Coral Conservation

Can Corals Cope? 

Birch Aquarium has been propagating coral for more than 20 years. Young corals are raised in captivity to trade with other aquarium and zoos to reduce pressure on wild populations. Much like propagating plants from cuttings, fragments from many kinds of coral can grow into new colonies, creating live corals for aquarium displays without harming natural coral reefs.

Did You Know? 

  • Birch Aquarium’s coral displays and behind-the-scenes growing tanks feature both hard and soft corals.
  • Birch Aquarium is fortunate to have had corals spawn in captivity.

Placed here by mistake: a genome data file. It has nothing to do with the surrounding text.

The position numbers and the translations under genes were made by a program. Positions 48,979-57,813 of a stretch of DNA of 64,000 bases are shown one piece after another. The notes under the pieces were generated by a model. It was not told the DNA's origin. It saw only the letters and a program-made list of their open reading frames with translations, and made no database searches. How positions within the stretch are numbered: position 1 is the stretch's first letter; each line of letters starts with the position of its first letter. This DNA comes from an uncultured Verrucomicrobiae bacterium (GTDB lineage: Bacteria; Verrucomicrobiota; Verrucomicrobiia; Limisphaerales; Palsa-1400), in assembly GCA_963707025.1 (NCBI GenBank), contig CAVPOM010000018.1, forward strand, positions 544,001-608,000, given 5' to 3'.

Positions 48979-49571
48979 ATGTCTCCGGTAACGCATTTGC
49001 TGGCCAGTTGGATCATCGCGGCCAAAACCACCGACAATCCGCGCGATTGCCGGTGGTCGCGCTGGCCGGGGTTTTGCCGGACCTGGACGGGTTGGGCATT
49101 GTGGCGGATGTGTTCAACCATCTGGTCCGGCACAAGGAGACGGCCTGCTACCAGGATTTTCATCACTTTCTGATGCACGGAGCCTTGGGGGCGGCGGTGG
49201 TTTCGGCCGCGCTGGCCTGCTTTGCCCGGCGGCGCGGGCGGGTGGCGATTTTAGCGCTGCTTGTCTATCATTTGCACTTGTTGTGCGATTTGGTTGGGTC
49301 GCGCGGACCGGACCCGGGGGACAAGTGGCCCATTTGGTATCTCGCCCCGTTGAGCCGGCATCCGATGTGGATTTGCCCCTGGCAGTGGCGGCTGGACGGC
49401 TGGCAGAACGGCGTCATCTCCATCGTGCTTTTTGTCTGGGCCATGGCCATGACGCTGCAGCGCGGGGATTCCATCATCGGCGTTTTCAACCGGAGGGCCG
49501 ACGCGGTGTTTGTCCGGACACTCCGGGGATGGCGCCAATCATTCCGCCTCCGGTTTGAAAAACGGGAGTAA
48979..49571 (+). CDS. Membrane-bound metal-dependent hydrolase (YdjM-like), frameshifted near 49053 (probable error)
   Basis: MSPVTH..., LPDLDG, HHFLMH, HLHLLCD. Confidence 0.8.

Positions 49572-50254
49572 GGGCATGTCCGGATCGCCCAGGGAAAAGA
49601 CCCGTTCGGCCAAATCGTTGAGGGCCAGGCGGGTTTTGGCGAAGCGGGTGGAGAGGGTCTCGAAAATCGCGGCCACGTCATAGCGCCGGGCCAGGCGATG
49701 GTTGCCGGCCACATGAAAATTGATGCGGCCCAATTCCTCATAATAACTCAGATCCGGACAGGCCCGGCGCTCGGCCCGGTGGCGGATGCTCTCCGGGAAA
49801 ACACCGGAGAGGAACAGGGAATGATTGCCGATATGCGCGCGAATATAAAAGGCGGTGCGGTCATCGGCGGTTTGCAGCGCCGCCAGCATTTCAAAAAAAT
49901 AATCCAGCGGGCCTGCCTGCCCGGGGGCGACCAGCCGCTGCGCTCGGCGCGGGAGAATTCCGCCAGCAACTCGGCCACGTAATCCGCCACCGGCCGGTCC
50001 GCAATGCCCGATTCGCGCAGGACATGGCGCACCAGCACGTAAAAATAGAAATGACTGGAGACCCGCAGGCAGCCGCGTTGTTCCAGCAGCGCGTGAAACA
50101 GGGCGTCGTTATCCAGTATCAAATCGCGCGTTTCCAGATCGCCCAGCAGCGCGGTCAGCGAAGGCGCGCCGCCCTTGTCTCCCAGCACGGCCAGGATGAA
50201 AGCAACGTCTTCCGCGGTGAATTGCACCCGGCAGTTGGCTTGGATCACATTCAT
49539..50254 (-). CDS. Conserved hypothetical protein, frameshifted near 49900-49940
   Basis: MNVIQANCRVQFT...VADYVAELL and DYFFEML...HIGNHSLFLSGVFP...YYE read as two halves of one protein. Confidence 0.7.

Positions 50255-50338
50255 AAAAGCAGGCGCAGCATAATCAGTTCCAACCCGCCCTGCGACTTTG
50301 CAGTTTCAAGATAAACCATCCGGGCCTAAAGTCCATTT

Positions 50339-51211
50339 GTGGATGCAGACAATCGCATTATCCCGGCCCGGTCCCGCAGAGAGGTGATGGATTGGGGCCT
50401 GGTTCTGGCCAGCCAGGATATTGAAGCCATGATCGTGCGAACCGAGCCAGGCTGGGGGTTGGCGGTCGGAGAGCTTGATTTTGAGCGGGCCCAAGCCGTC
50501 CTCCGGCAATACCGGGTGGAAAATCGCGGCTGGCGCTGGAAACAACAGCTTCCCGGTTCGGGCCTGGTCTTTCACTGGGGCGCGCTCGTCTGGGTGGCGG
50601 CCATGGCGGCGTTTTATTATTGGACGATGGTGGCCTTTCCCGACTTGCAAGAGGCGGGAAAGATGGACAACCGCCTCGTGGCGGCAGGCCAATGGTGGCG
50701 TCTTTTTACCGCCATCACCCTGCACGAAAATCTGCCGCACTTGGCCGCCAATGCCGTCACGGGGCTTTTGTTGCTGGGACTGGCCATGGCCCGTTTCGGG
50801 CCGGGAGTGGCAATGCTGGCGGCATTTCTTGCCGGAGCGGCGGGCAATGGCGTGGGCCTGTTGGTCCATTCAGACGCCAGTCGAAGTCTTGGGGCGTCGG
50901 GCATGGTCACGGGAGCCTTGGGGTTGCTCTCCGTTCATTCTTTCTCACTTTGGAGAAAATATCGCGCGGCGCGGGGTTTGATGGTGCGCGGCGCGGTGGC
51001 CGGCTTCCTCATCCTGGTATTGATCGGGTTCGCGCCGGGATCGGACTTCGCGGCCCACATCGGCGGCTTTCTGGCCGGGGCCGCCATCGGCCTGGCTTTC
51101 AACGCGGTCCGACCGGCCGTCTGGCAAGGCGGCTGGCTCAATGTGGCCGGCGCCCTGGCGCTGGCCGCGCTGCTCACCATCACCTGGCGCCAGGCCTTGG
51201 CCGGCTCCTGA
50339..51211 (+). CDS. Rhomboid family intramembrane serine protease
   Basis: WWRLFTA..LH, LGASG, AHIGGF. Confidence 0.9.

• Members of the Birch Aquarium aquarists have traveled to Curacao to participate in international research efforts in order to better understand coral spawning events and the best ways to grow young corals in captivity.

Coral Reef Research featured at Birch Aquarium

One of the greatest risks to coral reefs around the world is ocean acidification. Birch Aquarium has teamed up with Scripps Oceanography researcher Dr. Martin Tresguerres to provide an updated look at how ocean acidification impacts corals.